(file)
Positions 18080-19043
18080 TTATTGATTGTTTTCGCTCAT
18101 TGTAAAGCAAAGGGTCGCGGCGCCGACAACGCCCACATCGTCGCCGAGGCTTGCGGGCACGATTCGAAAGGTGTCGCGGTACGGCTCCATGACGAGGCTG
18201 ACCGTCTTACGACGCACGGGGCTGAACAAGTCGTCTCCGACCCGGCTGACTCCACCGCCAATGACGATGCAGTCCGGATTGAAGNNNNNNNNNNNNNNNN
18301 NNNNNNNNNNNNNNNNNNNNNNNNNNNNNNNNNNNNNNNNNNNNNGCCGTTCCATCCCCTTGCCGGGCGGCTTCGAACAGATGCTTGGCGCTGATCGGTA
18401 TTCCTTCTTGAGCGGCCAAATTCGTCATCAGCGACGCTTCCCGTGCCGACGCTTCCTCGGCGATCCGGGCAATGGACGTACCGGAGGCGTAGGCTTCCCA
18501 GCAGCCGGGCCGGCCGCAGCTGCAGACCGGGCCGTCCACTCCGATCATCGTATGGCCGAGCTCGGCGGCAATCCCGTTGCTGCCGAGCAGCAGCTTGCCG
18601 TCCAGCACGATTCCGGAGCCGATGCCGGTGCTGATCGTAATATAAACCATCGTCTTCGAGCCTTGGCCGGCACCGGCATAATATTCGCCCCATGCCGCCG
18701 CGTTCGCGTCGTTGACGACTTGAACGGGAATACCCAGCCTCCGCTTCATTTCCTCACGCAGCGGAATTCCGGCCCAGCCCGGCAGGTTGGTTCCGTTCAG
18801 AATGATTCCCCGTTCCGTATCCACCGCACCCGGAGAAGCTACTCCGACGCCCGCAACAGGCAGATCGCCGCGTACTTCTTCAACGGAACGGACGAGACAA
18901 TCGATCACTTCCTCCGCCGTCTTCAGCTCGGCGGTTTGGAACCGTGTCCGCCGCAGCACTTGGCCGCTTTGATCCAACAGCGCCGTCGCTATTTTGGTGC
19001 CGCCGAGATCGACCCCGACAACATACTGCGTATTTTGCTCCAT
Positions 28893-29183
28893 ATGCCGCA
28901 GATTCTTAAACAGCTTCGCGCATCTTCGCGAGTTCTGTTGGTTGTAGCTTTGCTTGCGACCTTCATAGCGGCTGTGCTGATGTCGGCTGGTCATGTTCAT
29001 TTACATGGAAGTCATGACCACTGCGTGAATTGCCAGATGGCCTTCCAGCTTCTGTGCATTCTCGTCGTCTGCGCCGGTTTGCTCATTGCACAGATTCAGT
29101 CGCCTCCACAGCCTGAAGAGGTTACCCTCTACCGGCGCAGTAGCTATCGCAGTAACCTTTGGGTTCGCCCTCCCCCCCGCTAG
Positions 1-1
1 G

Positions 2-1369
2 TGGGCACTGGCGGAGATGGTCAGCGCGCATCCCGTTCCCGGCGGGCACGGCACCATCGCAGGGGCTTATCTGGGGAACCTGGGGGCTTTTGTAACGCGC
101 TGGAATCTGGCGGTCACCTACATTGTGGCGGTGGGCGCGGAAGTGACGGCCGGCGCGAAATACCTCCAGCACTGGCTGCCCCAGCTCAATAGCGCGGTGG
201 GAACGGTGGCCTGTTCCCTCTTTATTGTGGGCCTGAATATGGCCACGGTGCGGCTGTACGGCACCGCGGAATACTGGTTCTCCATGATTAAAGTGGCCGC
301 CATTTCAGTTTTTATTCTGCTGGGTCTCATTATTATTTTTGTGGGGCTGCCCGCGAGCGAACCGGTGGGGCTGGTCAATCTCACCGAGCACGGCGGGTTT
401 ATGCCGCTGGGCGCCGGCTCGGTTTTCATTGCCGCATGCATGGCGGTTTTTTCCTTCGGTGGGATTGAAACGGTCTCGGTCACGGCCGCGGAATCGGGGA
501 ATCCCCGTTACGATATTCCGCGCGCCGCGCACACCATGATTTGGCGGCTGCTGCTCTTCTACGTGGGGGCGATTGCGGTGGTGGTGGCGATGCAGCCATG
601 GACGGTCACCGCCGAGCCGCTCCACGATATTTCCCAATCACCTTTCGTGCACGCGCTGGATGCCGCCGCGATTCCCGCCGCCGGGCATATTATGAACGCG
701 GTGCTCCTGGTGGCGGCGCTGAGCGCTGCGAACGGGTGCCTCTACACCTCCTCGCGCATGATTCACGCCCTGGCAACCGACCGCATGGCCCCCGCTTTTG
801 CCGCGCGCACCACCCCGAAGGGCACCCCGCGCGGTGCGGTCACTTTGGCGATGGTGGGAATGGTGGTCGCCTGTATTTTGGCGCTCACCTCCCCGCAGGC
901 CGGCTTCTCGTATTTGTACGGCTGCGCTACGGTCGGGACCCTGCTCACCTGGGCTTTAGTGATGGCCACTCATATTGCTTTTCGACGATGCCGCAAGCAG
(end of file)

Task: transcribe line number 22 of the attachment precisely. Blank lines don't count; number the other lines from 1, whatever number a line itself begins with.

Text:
101 TGGAATCTGGCGGTCACCTACATTGTGGCGGTGGGCGCGGAAGTGACGGCCGGCGCGAAATACCTCCAGCACTGGCTGCCCCAGCTCAATAGCGCGGTGG